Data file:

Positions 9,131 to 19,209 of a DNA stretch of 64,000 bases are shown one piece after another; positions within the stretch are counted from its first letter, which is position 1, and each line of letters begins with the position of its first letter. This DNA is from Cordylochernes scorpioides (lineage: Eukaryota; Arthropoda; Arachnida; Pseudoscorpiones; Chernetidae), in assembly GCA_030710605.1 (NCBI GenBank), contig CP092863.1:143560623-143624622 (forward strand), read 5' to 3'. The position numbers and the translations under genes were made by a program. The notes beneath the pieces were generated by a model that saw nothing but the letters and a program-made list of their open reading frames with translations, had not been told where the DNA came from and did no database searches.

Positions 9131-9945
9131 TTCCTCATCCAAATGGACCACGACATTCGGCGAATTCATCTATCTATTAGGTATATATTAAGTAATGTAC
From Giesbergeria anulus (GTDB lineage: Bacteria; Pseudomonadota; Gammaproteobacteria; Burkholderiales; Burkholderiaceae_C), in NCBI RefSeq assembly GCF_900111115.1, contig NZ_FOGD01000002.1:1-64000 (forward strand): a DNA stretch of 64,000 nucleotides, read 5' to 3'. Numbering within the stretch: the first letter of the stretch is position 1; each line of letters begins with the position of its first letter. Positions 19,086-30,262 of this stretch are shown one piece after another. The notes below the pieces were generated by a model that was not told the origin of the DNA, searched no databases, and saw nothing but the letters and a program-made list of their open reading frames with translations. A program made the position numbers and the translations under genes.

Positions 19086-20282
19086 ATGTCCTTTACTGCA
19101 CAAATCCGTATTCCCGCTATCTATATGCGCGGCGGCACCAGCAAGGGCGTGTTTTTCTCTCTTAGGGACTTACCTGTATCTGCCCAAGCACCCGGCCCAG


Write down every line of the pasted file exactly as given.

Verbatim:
Positions 9,131 to 19,209 of a DNA stretch of 64,000 bases are shown one piece after another; positions within the stretch are counted from its first letter, which is position 1, and each line of letters begins with the position of its first letter. This DNA is from Cordylochernes scorpioides (lineage: Eukaryota; Arthropoda; Arachnida; Pseudoscorpiones; Chernetidae), in assembly GCA_030710605.1 (NCBI GenBank), contig CP092863.1:143560623-143624622 (forward strand), read 5' to 3'. The position numbers and the translations under genes were made by a program. The notes beneath the pieces were generated by a model that saw nothing but the letters and a program-made list of their open reading frames with translations, had not been told where the DNA came from and did no database searches.

Positions 9131-9945
9131 TTCCTCATCCAAATGGACCACGACATTCGGCGAATTCATCTATCTATTAGGTATATATTAAGTAATGTAC
From Giesbergeria anulus (GTDB lineage: Bacteria; Pseudomonadota; Gammaproteobacteria; Burkholderiales; Burkholderiaceae_C), in NCBI RefSeq assembly GCF_900111115.1, contig NZ_FOGD01000002.1:1-64000 (forward strand): a DNA stretch of 64,000 nucleotides, read 5' to 3'. Numbering within the stretch: the first letter of the stretch is position 1; each line of letters begins with the position of its first letter. Positions 19,086-30,262 of this stretch are shown one piece after another. The notes below the pieces were generated by a model that was not told the origin of the DNA, searched no databases, and saw nothing but the letters and a program-made list of their open reading frames with translations. A program made the position numbers and the translations under genes.

Positions 19086-20282
19086 ATGTCCTTTACTGCA
19101 CAAATCCGTATTCCCGCTATCTATATGCGCGGCGGCACCAGCAAGGGCGTGTTTTTCTCTCTTAGGGACTTACCTGTATCTGCCCAAGCACCCGGCCCAG